- Instead of reaching for the butter or other unhealthy flavorings, experiment with herbs, spices and other flavors. Herbs and spices have vitamins, minerals and some even have antioxidants. Plus, they are fat-free and a healthy way to add a little something to your favorite foods.
- Reduce sodium by waiting to add salt after food is cooked, and only when it’s necessary. Avoid canned and other prepared ingredients in your food. Use fresh wherever possible.
Simple Ways to Get More Fiber in Your Diet
Americans don’t get enough fiber in their diets. Under current nutrition standards, the daily recommended intake is 20-30 grams each day of fiber from actual food (not supplements). Most people struggle to consume half of that.
Fiber is known to help in the prevention of cancers, heart disease and even diabetes. It can also help in weight regulation, reduce cholesterol and constipation. In short, it’s an important part of a healthy diet and long life.
Fiber is found only in plant-based foods and because many diets are focused on meats and refined carbohydrates, it’s no wonder that many diets lack it. While not all plant-based foods are equal in their fiber content, here are some foods high in dietary fiber to incorporate into your family nutrition plan:
- Apples, pears, bananas and raspberries.
- Bran cereal, whether it’s oat, wheat, rice or corn
- Oats, flax seeds
- Lentils; navy, white, kidney and black beans.
- Cocoa powder and dark chocolate
- Almonds, pistachios and pecans
- Avocado, kale, peas, winter squash and many other vegetables
Of course, it’s easy to say which foods are high in fiber, but how can you make sure that your diet is rich in fiber? Here are some approaches that might help:
- If you enjoy breakfast cereals, focus on bran cereals or grab yourself a nice comforting bowl of oatmeal.
- Add bran and flax seeds to baked goods like muffins, loaves and even cakes.
- Flax seed is also easily and discretely added to smoothies, yogurt and even soups.
- Oats can also be added to cookies, muffins and other baked goods.
- Juicing removes the fiber from the fruit. Make a point of eating fresh, whole fruits regularly.
- Fill your plate with vegetables before adding proteins and other carbohydrates.
- Speaking of carbohydrates, focus on unrefined carbs and forgo the refined flour and rice.
- Go meatless and eat more beans. They’re delicious and good for you.
- Eat more salad and fewer French fries. Pre-cut salad ingredients and keep them in your fridge for easy access.
- Keep a well-stocked veggie plate in your fridge at all times. You’re more likely to grab it if it’s all ready for you.
- Keep skins on vegetables, where possible. The most fiber is often found near the skin.
- Nuts are a satisfying snack that gives you a nutrition boost.
- Instead of sugary desserts, try a fruit salad to satisfy a sweet tooth
- Enjoy a little dark chocolate now and then. You deserve it.
- Read the label. When it comes to packaged foods, find the one with the most dietary fiber and nutritional value for you.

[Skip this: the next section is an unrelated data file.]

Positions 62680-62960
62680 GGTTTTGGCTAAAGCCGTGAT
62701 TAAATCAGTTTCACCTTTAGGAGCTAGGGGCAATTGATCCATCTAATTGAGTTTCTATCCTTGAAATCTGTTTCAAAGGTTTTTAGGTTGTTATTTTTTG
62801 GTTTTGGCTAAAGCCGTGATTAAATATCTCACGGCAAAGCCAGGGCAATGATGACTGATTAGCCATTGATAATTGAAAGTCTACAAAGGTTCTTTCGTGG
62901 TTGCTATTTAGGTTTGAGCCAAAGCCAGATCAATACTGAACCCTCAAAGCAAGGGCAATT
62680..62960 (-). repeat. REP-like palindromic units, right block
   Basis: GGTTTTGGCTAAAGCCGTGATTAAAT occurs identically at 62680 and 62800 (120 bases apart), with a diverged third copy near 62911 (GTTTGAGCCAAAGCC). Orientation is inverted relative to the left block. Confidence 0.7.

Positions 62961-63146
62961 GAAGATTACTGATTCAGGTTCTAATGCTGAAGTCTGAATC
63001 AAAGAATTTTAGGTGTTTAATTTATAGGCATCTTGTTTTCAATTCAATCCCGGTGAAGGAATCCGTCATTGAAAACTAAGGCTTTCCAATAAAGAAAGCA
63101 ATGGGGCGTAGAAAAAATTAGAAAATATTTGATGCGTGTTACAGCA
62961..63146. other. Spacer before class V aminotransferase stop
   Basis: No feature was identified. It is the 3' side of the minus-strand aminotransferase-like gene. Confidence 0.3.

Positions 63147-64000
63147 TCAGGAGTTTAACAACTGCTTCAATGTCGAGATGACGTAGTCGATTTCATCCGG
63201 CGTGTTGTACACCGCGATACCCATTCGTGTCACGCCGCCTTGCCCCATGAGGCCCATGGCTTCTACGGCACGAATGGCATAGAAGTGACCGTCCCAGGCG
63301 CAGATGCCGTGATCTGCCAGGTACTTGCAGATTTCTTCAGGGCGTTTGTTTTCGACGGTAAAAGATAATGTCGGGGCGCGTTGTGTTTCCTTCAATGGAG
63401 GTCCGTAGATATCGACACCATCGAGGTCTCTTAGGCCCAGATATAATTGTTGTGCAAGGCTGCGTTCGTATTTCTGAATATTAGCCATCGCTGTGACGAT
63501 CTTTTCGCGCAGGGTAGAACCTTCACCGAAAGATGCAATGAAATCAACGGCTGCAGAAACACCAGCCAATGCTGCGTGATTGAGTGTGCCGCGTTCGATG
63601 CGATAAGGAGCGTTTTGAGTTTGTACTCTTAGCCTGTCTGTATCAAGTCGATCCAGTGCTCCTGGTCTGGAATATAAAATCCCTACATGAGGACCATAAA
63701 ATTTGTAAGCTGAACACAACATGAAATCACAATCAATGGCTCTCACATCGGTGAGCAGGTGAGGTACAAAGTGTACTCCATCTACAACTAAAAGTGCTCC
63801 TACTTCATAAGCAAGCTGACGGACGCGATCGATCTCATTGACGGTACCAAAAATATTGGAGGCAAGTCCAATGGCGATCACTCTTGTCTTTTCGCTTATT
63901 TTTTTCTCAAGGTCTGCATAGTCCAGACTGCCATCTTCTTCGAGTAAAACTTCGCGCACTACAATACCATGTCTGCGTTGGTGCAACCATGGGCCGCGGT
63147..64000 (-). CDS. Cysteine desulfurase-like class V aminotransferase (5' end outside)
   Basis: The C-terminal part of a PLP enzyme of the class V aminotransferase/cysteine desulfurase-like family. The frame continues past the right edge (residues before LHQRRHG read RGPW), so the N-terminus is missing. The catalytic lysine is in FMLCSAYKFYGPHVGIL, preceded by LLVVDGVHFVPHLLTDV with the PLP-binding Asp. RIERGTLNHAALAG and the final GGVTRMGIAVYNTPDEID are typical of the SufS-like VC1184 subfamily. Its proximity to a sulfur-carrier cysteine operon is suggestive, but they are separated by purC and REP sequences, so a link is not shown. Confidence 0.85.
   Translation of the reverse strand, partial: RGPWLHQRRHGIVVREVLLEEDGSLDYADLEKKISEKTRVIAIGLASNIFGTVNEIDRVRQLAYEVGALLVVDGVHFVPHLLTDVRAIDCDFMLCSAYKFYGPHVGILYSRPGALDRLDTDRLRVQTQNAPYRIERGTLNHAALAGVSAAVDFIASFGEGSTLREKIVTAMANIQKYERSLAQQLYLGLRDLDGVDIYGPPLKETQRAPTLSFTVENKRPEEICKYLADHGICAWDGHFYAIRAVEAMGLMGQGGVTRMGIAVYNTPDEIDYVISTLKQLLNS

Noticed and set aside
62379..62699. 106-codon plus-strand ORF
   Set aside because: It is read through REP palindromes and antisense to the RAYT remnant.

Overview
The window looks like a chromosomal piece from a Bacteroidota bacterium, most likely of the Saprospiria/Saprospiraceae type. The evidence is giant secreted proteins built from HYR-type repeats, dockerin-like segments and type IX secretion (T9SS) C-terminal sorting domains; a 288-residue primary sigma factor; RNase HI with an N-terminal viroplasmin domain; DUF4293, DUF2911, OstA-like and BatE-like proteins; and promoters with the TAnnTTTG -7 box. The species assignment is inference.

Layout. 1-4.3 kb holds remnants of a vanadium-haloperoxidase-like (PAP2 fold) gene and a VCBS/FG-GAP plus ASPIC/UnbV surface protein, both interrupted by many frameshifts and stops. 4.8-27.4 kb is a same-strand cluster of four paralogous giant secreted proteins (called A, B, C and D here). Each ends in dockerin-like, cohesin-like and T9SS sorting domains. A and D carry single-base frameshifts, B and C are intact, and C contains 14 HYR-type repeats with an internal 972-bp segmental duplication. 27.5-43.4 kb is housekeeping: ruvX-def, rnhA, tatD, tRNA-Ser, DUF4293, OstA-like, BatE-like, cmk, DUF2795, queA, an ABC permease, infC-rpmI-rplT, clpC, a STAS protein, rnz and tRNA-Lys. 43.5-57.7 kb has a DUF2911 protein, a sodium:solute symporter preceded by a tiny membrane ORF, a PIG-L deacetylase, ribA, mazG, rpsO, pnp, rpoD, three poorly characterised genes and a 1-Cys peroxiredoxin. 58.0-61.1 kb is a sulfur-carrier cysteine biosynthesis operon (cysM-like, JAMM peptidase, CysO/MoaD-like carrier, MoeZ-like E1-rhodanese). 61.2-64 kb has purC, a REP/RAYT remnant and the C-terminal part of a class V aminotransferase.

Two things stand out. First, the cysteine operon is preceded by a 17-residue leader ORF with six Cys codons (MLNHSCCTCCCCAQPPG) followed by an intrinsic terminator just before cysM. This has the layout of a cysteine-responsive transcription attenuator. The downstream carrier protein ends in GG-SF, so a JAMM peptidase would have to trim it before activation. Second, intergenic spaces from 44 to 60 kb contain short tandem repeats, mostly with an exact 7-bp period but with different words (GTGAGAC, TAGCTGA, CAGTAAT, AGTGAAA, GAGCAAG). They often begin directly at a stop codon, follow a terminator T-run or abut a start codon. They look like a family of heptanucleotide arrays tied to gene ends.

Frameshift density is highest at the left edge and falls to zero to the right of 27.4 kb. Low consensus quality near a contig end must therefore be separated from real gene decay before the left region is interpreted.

Our Favorite 7 Foods to Help You Maintain a Healthy Heart
With heart disease being the leading cause of death, it’s no wonder why there is plenty of talk about being heart healthy. While a diet rich in fruits, vegetables and whole grains that incorporate lean proteins and fish is key to a healthy lifestyle, there are a few foods that stand out in their healing power. Here are ten of them.
By no means is this an exhaustive list, nor is it a suggestion that these are the most heart smart foods. These are just ten foods to consider in your heart healthy lifestyle.
- Blueberries: Full of antioxidants and folate, blueberries are known to fight heart disease, cancer and other illnesses. They also include plenty of fiber and vitamin C. Use them on top of your cereal and salads and add them to baked goods.
- Tofu and soymilk: Soy-based products include plenty of healthy benefits and are rich in calcium, potassium and magnesium. Tofu is a great meat substitute.
- Oatmeal: Oatmeal is full of omega-3 fatty acids, calcium, potassium, magnesium, soluble fiber and folate. It’s a great start to your day or you can add oats to your favorite baked cookies.
- Spinach: This flavorful green vegetable includes calcium, fiber, potassium and B-complex vitamins. Use spinach in place of lettuce in salads and sandwiches. Cooked spinach is delicious as well.
- Salmon: Oily fish are a good source of vitamins A and D and omega-3 fatty acids. Salmon has the highest concentration omega-3s, but tuna, trout, mackerel, sardines, herring and anchovies are also good source. You can grill salmon; add it to a stir-fry, pasta or even a salad.
- Black and kidney beans: These beans are high in soluble fiber, B-complex vitamins and folate. Because they are low in fat, they’re a great protein source in your meals. Add them to soups, serve them over rice or make some chilli.
- Sweet potatoes: Not only do they taste good, but sweet potatoes also have plenty to offer nutritionally. They are a great course of beta-carotene, fiber and vitamins A, C and E. Eat them as a side dish or puree them into pancakes and muffins.